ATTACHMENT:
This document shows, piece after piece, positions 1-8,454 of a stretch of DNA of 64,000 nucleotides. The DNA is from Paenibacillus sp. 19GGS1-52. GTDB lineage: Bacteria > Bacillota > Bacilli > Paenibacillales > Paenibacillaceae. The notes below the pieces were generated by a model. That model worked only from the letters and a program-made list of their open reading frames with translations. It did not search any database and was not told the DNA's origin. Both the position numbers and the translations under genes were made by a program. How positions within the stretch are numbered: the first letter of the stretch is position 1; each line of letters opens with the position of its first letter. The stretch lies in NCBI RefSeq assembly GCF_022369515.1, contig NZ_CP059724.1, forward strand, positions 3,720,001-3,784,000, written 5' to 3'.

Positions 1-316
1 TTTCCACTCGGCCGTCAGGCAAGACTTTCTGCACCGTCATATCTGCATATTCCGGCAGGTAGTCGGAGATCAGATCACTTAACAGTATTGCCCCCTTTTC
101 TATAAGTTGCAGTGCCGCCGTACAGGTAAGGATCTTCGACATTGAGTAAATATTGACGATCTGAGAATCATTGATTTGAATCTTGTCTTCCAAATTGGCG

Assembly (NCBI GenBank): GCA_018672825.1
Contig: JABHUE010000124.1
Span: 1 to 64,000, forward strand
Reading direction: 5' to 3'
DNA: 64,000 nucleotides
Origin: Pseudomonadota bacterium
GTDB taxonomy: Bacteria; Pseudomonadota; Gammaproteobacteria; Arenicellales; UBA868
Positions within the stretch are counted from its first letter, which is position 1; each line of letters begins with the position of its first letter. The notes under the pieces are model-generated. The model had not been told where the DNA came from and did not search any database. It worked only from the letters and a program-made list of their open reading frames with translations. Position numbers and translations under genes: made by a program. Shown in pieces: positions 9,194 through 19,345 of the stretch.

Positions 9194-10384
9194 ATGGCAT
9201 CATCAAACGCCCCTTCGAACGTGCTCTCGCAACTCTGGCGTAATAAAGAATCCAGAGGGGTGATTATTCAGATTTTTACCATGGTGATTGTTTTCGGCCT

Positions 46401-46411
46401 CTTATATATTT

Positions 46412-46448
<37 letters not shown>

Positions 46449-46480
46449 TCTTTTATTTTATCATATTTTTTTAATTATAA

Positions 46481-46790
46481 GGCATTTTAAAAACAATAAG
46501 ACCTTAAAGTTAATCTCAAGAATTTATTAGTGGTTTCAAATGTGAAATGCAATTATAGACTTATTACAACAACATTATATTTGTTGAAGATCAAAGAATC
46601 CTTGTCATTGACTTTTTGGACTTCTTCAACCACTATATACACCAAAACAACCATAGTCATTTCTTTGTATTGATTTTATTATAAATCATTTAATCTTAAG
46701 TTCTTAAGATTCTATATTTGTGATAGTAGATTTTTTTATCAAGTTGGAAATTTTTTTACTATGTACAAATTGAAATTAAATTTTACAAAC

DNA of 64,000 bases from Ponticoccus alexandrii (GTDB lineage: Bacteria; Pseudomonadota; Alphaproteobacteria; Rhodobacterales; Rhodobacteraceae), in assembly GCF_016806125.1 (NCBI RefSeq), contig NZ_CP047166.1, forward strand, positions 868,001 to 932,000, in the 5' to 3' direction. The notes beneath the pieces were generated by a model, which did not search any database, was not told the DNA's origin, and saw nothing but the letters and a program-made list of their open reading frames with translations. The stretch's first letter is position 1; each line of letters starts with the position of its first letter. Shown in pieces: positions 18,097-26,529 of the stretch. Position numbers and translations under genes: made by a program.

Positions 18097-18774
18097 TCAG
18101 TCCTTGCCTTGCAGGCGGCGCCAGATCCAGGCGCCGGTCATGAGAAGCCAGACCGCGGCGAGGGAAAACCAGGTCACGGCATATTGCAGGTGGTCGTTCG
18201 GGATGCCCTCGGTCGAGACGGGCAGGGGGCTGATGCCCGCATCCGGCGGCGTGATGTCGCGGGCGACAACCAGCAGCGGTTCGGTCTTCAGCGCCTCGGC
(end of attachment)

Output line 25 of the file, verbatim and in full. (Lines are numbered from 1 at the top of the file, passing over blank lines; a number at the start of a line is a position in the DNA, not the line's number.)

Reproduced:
46601 CTTGTCATTGACTTTTTGGACTTCTTCAACCACTATATACACCAAAACAACCATAGTCATTTCTTTGTATTGATTTTATTATAAATCATTTAATCTTAAG